Have you ever been accused of not listening or not being attentive? It sounds something like this, “I never feel like you’re paying attention to me,” or maybe, “I thought we discussed this yesterday…”

When these accusations have come my way, it stressed the relationship and distressed me. Reflecting on these confrontations I wonder, “Why didn’t I remember that discussion – why does this person feel like I don’t care?”

“The core capacity needed for accessing the field of the future is presence. We first thought of presence as being fully conscious and aware in the present moment. Then we began to appreciate presence as deep listening, of being open beyond one’s preconceptions.”

— Peter Senge

My first, superficial answers were:
“I need to improve my communication skills,” and,
“Stress is affecting my ability to focus.”
Decades later I now see the feedback was actually a clue about a bigger issue.

The real reason people said I didn’t listen is that I wasn’t fully present; I was someplace else. I was invested in listening to my thoughts and feelings, thinking of answers before I heard the questions, building a case to defend my actions, or solving another problem. I was so busy “being effective” that I was not open, curious, or attentive to the other person. And I was not aware that I wasn’t present.

It takes a lifetime to learn to become authentically present. It’s a personal and professional pursuit based on truly knowing ourselves. Not the surface, ego-self that operates on habitual patterns and limited awareness. We need to know ourselves at a deeper level where our genuine character resides.

When we know ourselves in this way we discover a true self that is not bound and blocked from being authentically present. The “superficial self” is too focused on self gratification or protection to be authentic. Our true self is secure in knowing who we are, what we value and in having a sense of purpose.

When we’re authentically present, our core purpose comes shining through

Recently several leaders spoke about authentic presence at President Gerald Ford’s funeral service; everyone spoke of his honesty and trustworthiness. They admired his ability to laugh at his mistakes and to never hold a grudge. They talked about how he was the right person to heal a troubled and pessimistic country. He wasn’t out to impress anyone or to do whatever it took to be re-elected, so he could be authentically present. As Henry Kissinger, his former national security advisor, said, “He did his duty as a leader, not as a performer playing to the gallery.”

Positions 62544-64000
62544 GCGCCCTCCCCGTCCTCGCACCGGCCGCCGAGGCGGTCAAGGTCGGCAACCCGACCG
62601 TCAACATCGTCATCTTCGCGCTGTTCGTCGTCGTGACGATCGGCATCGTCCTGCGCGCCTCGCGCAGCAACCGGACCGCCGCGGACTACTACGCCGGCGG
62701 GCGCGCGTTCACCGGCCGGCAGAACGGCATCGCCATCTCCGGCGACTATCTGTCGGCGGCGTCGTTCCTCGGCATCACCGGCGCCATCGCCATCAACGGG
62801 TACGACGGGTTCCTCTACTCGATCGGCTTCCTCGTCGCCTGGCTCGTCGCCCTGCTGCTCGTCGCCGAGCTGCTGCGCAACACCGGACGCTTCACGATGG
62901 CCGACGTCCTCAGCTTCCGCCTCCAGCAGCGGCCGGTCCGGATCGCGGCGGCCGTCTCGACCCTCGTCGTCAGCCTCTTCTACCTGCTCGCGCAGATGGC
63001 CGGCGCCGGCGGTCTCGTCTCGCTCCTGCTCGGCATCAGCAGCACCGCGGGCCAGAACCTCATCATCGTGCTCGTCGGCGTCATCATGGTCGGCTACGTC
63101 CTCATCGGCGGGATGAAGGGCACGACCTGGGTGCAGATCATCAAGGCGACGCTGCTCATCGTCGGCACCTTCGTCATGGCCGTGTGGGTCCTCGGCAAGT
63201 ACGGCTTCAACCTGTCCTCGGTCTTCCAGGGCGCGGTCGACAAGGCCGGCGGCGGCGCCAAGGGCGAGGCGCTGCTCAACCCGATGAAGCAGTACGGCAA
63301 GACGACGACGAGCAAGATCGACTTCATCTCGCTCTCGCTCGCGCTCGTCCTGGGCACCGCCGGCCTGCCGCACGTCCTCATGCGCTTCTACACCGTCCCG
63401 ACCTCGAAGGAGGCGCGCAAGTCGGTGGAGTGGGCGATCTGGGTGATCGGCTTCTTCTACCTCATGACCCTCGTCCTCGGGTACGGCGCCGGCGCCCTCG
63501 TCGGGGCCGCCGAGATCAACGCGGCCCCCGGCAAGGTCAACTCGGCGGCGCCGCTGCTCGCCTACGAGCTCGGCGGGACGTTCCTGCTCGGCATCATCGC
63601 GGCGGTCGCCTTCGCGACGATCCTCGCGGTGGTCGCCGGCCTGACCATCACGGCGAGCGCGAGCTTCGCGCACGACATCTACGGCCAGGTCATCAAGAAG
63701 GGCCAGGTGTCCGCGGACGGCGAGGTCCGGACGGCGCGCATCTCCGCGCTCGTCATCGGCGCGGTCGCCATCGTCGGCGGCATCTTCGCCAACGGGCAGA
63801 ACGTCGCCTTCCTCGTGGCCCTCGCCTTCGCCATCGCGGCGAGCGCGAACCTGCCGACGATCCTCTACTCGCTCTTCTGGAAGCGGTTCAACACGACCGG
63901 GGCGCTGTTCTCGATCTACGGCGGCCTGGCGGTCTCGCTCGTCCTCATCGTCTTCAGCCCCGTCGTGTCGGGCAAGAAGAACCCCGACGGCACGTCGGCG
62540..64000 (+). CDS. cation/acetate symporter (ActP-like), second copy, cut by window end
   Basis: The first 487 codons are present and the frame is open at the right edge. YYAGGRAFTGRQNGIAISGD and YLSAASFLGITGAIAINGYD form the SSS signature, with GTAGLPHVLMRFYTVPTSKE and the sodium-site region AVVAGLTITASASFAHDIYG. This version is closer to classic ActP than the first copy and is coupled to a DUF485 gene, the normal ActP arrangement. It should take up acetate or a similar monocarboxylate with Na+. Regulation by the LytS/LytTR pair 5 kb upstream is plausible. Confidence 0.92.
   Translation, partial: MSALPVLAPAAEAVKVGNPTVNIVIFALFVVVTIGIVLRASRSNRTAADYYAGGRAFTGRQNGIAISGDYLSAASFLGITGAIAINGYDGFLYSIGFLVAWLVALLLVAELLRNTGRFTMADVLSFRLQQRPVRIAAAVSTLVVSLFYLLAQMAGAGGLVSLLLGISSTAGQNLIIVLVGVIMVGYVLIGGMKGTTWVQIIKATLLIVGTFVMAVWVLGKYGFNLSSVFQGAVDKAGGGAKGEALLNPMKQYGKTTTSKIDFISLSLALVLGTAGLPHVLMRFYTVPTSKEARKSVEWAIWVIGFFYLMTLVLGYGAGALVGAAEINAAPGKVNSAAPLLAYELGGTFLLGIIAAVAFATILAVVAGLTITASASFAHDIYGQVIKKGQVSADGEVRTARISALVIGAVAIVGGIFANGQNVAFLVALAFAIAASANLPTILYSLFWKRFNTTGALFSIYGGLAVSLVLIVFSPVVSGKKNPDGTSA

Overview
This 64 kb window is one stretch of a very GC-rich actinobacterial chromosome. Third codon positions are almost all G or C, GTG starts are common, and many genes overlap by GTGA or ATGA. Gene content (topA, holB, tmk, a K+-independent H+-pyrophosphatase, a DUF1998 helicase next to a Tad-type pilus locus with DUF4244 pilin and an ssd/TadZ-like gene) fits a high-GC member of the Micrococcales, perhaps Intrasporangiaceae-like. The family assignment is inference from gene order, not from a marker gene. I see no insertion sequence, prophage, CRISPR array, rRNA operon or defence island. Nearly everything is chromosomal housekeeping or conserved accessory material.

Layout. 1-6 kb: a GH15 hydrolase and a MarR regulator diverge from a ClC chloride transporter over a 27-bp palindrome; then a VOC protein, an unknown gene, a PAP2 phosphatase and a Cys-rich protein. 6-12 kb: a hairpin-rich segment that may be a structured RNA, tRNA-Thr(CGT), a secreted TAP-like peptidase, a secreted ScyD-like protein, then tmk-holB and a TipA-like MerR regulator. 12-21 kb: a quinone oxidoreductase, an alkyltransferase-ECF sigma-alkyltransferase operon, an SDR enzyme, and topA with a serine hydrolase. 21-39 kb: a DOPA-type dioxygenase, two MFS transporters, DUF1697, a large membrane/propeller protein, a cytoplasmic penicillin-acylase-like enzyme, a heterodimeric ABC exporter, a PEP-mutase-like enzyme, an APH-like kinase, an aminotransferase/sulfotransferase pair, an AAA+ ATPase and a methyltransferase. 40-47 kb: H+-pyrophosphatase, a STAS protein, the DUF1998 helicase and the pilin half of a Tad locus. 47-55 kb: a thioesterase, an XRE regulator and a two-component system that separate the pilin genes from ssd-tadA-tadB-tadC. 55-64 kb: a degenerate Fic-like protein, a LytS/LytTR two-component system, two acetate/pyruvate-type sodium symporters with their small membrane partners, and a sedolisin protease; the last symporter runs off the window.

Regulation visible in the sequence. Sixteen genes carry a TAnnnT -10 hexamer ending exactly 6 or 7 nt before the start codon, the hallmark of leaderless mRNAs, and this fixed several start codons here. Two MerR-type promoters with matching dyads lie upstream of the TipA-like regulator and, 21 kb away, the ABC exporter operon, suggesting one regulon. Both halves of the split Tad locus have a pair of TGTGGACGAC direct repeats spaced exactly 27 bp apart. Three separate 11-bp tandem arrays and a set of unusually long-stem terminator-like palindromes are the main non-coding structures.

When we truly know ourselves we aren’t robots to our habitual patterns, serving the surface needs and wants of our egos. We are at our best because our true character shines through and serves as a light for all to see and follow. In the Six Seconds EQ Model, we call this commitment “Pursue Noble Goals.” It’s the competency that lets us put ego aside and focus on a larger purpose.

Pursue Noble Goals and Empathy make up the “Give Yourself” portion of the EQ model. Empathy lets us listen without an agenda, which allows us to see the situation for what it is. And we are available to give our full genuine attention because we want to give of ourselves.

The Tibetan term for authentic presence literally translates to “a field of power.” When we’re with people who are authentically present we can feel that power. It’s not the positional power of rank and authority, it’s the real human power that influences and moves us. Are you ready, personally and professionally, to let go of the performer playing to the gallery? Is it time to become more authentic as a leader?

My own experience is that learning about emotional intelligence has been a key step in developing my authentic presence. I was re-reading my own SEI Leadership Assessment and looking at the EQ competencies I use when I’m at my best and considering how these skills help me be authentic. And once again I’m committed to continuing to develop my own emotional intelligence. Partly for me, partly for my family, partly for my clients — but even more because I know it’s the critical difference that will allow me to be my best for the world.


Tom Wojick

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